Privacy in your vehicle? -


Privacy in your vehicle: The info that's collected and who can access it

Very few of us would be comfortable with someone knowing our every move, but privacy is a tradeoff. We give little bits of information about ourselves in exchange for security or convenience, but the amount of information out there may surprise you. Could it be that even our cars are spying on us?

Driving is the time most of us can unplug to be alone with our thoughts. But these days, we are rarely truly disconnected, and all that convenience comes at a cost.

"If you chose to do these things, you will lose a lot of your privacy," said Dr. Adel Elmaghraby, computer science and computer engineering chair at University of Louisville's Speed School.  Elmaghraby said to think of your vehicle as a complex network of computer systems.

"They evolved from just one unit to multi units, then they became networks of computers within the car," Elmaghraby said. "Then came the GPS, came the entertainment systems, came the cell phones. They all became connected to the same network."

Just who has access to that network is hard to say. Elmaghraby said in general, the network is not locked down through security systems that we're familiar with on our home and work computers. He said experiments at some universities have demonstrated that vehicles are vulnerable to hacking.

"Someone could drive by your car or send your car messages which could, in a sense, make it appear like you are doing it," Elmaghraby said. "It could affect what your car is going to do. Maybe efficiency, maybe even if the car is moving, it could force it to go to a different direction."

A "drive-by hacker" could also access information that your car has stored in its computer systems.

"Everything we do is being collected in some sort of electronic database," pointed out UofL Law School Professor Michael Losavio.

Losavio said many of us have invited complete strangers into our cars without even knowing it through what's technically called telematics: location and emergency systems like GM's OnStar or Toyota's Safety Connect.  It could provide a world of information about you.

"If someone gets access to your GPS track," Losavio said, "they can see that you went to an oncologist's office. So now they know that there's a pretty good chance that you're being at least examined for cancer, and that can have huge repercussions on a person's life."

You may be saying, "Well, I don't have GPS systems, so this doesn't apply to me." But chances are if your car was made in the last 10 years, what you do have is something that is commonly called a "black box." Its real name is "event data recorder," and it's used in the event of a crash. The government is considering making them mandatory.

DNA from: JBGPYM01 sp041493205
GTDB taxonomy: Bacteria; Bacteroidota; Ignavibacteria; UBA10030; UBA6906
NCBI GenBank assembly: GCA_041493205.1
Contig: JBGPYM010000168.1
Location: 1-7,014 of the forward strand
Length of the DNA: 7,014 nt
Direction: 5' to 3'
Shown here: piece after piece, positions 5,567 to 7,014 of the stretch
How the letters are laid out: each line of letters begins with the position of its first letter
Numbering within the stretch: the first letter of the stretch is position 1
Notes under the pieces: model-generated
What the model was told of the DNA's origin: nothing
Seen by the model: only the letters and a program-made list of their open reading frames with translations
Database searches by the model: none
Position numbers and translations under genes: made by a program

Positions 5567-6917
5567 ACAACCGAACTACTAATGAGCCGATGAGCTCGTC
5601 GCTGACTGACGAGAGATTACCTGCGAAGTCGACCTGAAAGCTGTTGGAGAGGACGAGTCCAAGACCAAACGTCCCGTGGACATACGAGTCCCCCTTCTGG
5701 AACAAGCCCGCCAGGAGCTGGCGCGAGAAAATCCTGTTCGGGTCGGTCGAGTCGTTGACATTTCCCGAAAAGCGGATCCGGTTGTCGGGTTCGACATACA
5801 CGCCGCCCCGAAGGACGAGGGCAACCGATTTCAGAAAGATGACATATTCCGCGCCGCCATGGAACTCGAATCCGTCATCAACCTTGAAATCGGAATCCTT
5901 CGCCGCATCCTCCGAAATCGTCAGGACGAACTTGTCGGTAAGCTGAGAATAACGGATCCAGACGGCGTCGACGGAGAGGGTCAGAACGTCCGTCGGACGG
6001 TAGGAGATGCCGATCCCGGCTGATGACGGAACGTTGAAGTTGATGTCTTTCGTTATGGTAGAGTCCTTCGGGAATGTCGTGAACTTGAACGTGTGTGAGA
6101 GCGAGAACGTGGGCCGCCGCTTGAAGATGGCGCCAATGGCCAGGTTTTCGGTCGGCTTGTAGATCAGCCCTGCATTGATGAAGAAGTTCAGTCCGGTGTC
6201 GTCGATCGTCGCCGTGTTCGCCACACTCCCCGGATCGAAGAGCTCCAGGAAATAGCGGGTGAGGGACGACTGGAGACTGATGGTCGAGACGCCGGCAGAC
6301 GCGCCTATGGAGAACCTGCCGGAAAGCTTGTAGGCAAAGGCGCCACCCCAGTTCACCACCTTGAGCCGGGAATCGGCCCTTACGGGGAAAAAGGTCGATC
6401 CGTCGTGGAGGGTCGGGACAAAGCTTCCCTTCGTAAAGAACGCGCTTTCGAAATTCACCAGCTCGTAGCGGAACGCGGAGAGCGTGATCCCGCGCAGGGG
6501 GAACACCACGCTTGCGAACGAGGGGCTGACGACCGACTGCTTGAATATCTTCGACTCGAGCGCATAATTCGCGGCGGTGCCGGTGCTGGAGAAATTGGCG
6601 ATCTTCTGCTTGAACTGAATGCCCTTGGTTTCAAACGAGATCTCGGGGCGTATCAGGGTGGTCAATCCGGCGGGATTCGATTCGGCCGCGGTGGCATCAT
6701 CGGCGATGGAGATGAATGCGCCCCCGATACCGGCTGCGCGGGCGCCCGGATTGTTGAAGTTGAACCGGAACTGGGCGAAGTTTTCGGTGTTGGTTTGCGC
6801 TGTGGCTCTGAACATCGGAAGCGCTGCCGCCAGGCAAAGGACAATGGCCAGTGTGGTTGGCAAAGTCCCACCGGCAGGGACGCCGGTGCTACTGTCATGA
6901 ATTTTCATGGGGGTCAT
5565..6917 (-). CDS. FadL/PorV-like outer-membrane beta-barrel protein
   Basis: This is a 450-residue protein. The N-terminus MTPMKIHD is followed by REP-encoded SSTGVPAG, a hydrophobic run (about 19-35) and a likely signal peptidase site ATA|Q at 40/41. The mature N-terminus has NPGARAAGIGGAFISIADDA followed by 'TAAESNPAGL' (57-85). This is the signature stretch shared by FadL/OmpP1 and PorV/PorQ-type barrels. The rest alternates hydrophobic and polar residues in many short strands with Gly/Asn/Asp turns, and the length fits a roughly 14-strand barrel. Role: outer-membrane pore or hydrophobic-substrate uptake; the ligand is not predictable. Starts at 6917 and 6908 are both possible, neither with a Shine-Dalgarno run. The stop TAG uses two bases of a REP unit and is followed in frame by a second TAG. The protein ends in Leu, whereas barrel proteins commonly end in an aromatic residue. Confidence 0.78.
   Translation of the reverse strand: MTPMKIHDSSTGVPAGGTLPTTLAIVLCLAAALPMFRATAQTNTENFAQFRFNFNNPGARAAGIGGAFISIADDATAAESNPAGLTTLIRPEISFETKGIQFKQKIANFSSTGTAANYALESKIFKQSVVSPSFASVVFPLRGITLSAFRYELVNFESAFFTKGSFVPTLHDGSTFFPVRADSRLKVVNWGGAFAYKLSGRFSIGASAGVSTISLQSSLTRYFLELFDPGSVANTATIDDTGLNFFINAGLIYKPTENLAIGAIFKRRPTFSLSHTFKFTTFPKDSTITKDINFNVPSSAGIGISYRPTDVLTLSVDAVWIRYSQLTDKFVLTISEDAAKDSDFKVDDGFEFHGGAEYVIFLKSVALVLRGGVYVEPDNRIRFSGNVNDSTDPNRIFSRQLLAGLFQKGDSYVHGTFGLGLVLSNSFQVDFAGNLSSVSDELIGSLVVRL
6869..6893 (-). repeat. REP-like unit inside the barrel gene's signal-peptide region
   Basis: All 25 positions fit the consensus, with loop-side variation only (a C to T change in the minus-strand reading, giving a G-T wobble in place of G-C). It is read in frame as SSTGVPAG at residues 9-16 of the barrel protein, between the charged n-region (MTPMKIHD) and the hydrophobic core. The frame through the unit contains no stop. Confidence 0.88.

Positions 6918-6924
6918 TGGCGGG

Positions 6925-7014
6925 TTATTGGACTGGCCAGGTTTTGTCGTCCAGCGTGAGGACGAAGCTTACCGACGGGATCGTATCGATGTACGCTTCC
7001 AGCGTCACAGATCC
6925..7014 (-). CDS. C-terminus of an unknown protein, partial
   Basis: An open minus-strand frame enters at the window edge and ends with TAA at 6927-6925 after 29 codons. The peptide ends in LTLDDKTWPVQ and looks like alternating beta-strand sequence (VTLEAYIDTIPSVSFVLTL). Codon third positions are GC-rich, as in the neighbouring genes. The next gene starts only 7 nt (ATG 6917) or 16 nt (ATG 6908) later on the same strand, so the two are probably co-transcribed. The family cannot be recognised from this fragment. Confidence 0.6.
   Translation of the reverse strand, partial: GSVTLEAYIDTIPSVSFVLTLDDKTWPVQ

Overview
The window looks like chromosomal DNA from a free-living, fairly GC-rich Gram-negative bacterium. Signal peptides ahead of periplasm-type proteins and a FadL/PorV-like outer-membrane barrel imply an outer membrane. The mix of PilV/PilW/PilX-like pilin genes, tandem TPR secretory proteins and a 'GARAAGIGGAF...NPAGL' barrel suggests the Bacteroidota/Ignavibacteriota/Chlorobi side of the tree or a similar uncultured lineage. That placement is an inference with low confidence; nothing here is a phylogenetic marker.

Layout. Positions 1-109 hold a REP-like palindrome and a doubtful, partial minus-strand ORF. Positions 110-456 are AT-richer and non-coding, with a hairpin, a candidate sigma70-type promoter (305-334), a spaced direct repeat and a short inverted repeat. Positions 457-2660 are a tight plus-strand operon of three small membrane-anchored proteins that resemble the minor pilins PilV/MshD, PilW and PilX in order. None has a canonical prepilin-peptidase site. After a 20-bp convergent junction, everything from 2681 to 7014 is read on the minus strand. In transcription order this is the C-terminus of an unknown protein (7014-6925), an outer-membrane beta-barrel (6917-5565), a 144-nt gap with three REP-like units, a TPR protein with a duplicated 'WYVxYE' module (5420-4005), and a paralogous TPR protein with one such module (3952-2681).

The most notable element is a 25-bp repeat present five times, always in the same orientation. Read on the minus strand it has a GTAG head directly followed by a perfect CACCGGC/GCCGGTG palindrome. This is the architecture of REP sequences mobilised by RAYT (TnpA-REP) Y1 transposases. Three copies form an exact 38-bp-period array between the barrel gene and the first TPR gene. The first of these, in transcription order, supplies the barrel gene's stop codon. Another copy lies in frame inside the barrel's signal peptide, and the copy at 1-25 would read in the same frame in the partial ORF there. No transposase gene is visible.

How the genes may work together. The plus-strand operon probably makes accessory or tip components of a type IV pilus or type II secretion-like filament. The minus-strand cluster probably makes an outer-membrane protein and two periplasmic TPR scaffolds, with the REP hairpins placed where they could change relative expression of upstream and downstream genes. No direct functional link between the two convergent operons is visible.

Just who should have access to information recorded by EDRs is still a fierce debate.

Nate Cardoza, a staff attorney at the non-profit Electronic Frontier Foundation, said there is no limit to the amount and type of information these recorders collect or how far back that information might go.

Your car records a wide variety of information in its power train control module or electronic control module when the check engine light comes on and it's time to go to the mechanic. The government made it mandatory in many vehicles made after 1996 in a program requiring On Board Diagnostics, a computer system built into your car.

Losavio said once you give that information up when it's accessed by a dealership or a mechanic, you no longer control who has access to it, including insurance companies and law enforcement.

"What if they go to the dealership and say, 'Can we see all of the records regarding what this person has been doing with their car?' The dealership can say, 'Well, sure,'" according to Losavio.

As with so many things that involve rapidly evolving technology, lawmakers need to act to outline who can collect that information, what they can do with it and whether they can sell it to third parties, Losavio said.

"I think if you know that people are monitoring you, you can make that decision," Losavio said.

Until then, Elmaghraby says the best advice may be to play it safe even in what you believe is the privacy of your own car.

"Only do things that you are willing that the whole world will know," Elmaghraby said.

Copyright 2014 America Now. All rights reserved.

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